How to use SU8 plugins in SU2016?


I have been gone for a while, and everything has changed :slightly_smiling:

I have tried to copy one of my plugins from SU8 to SU2016, but nothing happens?

In SU8 it was like this:
D:\Program Files\Google\Google SketchUp 8\Plugins\my_plugin_loader.rb
D:\Program Files\Google\Google SketchUp 8\Plugins\my_plugin\main.rb

but in SU2016 there is no plugin-folder? Do you to install it somehow?

Several important things have changed since SU8.

First, user plugins are no longer installed in Program Files folders. They are installed in User Data folders. But due to the next points I won’t tell you where. :smiling_imp:

Second, part way through the SU8 lifetime, a new way to install extensions was added to the Preferences panel. In addition, the Extension Warehouse and sketchUcation plugin store matured significantly, allowing you to download and install extensions directly. These three ways are now the supported way to instal extensions, not by copying the Ruby files.

Third, as of SU 2014, the version of Ruby used by SketchUp for plugins changed. This was a major upgrade, and many old plugins broke. If you simply copy old plugins from SU8 to SU2016 a significant fraction of them will fail, potentially causing SketchUp to crash on launch.

So, the strongly recommended practice is to obtain new copies of the extensions and plugins you need and to install them via the Preferences panel, Extension Warehouse, or SketchUcation plugin store systems.

As was said - always get the latest version of Plugins - they might have been rewritten to suit newer SketchUp methods and Ruby-version…
Then install the RBZ using SketchUp’s: Preferences > Extensions > Install Extension… button to put it into the correct place, automatically, without recourse to a manual botch…

Failing that… in the newer versions of SketchUp the Plugins folder got moved into the user’s AppData file path, so there are now no issues with security-permissions etc…
Your v2016 Plugins folder path is something like:

C:\Users\UserName\AppData\Roaming\SketchUp\SketchUp 2016\SketchUp\Plugins

Or use this snippet pasted into the Ruby Console +enter to actually open the folder itself…


Thanks to both of you.

it worked to copy to

It shows up in Window->Preferences->Extensions.

And the tool-launch icon shows up… but the plugin itself dont work. But it can be fixed I hope :slightly_smiling:

Any error-messages in the Ruby Console when you try to use it ?
It all suggests that it’s incompatible with the newer SketchUp’s Ruby/syntax - it’s less ‘forgiving’…
Have you not found a newer version of its RBZ from say the EW or SketchUcation PluginStore ??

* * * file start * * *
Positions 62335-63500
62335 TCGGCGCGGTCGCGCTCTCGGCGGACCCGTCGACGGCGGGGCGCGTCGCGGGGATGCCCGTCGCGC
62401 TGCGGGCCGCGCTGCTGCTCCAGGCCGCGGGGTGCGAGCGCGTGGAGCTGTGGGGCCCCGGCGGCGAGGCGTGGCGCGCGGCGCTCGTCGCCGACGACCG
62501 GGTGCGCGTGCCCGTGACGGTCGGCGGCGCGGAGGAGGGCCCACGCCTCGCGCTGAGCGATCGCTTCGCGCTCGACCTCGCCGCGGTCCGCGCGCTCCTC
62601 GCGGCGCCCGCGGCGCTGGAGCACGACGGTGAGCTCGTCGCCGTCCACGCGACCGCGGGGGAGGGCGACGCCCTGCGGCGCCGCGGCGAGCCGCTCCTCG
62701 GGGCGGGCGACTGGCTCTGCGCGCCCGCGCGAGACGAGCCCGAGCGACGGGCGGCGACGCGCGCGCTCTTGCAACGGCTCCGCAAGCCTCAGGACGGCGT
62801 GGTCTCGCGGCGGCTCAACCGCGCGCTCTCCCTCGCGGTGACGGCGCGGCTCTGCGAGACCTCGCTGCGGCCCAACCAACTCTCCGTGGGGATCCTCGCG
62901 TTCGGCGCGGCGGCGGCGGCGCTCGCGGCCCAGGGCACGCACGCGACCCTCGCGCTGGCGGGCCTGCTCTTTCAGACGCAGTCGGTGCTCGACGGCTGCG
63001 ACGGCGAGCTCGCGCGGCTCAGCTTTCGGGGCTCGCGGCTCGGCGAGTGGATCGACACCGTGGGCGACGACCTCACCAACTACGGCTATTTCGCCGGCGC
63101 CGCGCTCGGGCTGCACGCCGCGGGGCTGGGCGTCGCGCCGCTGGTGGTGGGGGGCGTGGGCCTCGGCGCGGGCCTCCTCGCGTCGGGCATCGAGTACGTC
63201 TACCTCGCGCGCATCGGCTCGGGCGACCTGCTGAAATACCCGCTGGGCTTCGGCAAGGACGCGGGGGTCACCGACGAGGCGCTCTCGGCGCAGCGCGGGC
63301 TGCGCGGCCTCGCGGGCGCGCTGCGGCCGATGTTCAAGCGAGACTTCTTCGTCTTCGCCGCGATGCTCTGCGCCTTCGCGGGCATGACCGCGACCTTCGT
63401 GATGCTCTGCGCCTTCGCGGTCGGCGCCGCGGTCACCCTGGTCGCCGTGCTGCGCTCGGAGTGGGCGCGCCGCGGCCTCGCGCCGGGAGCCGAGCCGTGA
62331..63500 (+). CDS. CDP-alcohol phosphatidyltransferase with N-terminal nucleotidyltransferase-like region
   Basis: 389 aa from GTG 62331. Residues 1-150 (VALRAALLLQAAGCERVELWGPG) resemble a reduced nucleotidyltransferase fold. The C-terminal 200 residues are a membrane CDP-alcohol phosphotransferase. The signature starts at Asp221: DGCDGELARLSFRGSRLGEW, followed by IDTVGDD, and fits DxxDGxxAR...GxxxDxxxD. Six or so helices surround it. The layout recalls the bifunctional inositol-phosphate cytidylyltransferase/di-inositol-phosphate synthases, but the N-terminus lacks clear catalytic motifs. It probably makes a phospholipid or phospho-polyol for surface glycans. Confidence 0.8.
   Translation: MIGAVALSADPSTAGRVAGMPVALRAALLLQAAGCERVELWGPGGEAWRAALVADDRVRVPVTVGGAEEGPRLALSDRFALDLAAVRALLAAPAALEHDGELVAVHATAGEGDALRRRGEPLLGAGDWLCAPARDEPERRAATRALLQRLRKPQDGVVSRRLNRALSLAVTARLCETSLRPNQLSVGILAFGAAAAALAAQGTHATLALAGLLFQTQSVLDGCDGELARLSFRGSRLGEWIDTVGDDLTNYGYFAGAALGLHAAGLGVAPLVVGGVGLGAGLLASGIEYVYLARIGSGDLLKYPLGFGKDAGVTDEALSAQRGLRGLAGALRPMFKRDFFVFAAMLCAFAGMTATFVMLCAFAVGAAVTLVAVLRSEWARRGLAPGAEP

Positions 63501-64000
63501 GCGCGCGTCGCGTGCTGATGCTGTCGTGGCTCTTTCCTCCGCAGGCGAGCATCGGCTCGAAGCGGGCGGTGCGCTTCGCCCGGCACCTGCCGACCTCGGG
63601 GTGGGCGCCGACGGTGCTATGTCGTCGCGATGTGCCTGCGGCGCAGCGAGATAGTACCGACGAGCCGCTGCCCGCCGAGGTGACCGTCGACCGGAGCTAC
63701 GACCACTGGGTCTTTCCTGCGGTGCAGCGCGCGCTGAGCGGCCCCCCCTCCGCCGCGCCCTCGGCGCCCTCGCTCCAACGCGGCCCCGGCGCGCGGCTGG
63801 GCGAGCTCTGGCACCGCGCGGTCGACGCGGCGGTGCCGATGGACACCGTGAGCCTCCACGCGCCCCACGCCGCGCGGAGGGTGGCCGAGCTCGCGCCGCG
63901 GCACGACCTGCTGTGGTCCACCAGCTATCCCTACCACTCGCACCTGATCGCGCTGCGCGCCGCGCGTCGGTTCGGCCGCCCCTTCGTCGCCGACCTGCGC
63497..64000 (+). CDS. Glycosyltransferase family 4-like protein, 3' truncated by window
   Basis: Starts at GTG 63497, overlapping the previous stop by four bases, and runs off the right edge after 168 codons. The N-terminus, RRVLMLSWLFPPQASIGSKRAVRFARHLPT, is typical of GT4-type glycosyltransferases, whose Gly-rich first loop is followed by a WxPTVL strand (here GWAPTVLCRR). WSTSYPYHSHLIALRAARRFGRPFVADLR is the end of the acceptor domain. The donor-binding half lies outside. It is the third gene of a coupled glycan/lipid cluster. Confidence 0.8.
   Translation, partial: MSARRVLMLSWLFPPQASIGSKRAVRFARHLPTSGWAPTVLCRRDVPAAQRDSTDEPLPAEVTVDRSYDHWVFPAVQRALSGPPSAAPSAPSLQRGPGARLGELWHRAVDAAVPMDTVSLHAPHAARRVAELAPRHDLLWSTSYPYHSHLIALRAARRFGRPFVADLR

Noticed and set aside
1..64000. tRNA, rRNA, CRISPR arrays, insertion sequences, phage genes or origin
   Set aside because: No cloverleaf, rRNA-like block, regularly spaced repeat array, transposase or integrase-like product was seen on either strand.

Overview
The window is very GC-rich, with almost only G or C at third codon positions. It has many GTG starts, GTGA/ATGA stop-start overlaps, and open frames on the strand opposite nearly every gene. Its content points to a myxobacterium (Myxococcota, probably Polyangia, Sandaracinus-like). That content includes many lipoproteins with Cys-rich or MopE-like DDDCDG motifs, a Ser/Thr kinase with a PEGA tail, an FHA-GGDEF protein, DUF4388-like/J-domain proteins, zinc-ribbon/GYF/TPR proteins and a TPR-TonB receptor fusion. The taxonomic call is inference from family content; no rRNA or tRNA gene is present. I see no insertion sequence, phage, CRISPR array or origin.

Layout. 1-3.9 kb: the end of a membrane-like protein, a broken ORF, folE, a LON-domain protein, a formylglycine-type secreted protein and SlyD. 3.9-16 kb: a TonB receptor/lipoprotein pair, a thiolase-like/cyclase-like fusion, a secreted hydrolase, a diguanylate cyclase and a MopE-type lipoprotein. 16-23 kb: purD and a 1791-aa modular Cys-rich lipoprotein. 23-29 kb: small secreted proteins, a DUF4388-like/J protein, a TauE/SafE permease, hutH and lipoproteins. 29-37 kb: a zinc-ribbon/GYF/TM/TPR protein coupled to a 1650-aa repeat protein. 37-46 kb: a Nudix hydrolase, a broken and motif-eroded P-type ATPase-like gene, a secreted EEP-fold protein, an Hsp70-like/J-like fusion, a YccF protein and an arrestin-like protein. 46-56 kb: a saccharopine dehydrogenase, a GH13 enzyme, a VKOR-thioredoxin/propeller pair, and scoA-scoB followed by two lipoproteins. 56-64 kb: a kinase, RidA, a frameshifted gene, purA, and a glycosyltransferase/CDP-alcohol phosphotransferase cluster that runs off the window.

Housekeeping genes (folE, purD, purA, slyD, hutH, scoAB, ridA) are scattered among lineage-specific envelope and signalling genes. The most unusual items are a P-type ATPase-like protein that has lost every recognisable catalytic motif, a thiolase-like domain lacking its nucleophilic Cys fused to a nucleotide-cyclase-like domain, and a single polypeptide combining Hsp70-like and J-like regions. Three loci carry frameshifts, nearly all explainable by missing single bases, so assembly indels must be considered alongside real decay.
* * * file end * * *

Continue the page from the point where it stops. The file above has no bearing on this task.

no, because its a plugin made by me.

and yes it gives som error-messages in Ruby Console. Eg: Error: #<NameError: uninitialized constant ...

Right now Im trying to figure out how to make a simple plugin with an toolbar icon… back to scratch

If you provide the full error we might be able to provide some help.

Thank you!

Actually the plugin is useless but it my hope is to continue to develop it. It uses the webdialog. Do you know if the SU16 webdialog is able to send hashes? In 2012 it couldn’t as far as I remembered.

I’m not sure what you mean by “sending hashes”. Sending from and to where?

As an example you might want to count the numbers of bicycles and send to a server.

n_bikes = 7 # integer-var webdialog.call_to("su_to_server", n_bikes)

on the server you will have a script with a js function:

function su_to_server(n_bikes){ //do something}

As far as I know this could be done with the standard webdialog back in 2012.

The question is if it can send a var like this in SU2016

bike_hash = {red_bikes: 2, blue_bikes: 3, yellow_bikes: 7}

But I will try to experiment a little with that…

No version support that our of the box - converting Hash to a JSON object when calling from Ruby to JS. But it’s perfectly doable.

In SU2014+ you get some help from the fact that the StdLib is shipped. so you can just require 'json' and use .to_json on your hash. On older versions you just have to craft the JSON yourself.

I always use some boilerplate wrapper on top of the webdialog class. I make my own sub-class and add a function that takes a JS function name as first argument and then a set of arbitrary arguments which I convert to a JS string which in turn call .execute_script.

SKUI does this:

I also pass JSON back in callbacks and use the StdLib to interpret the JSON string Ruby receives.

Been meaning to do a blog article on this. And a GitHub snippet.

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wow amazing! - looks very interesting!

Do you remember that the Aerilius made a WebDialogX? I have made som experiments with that…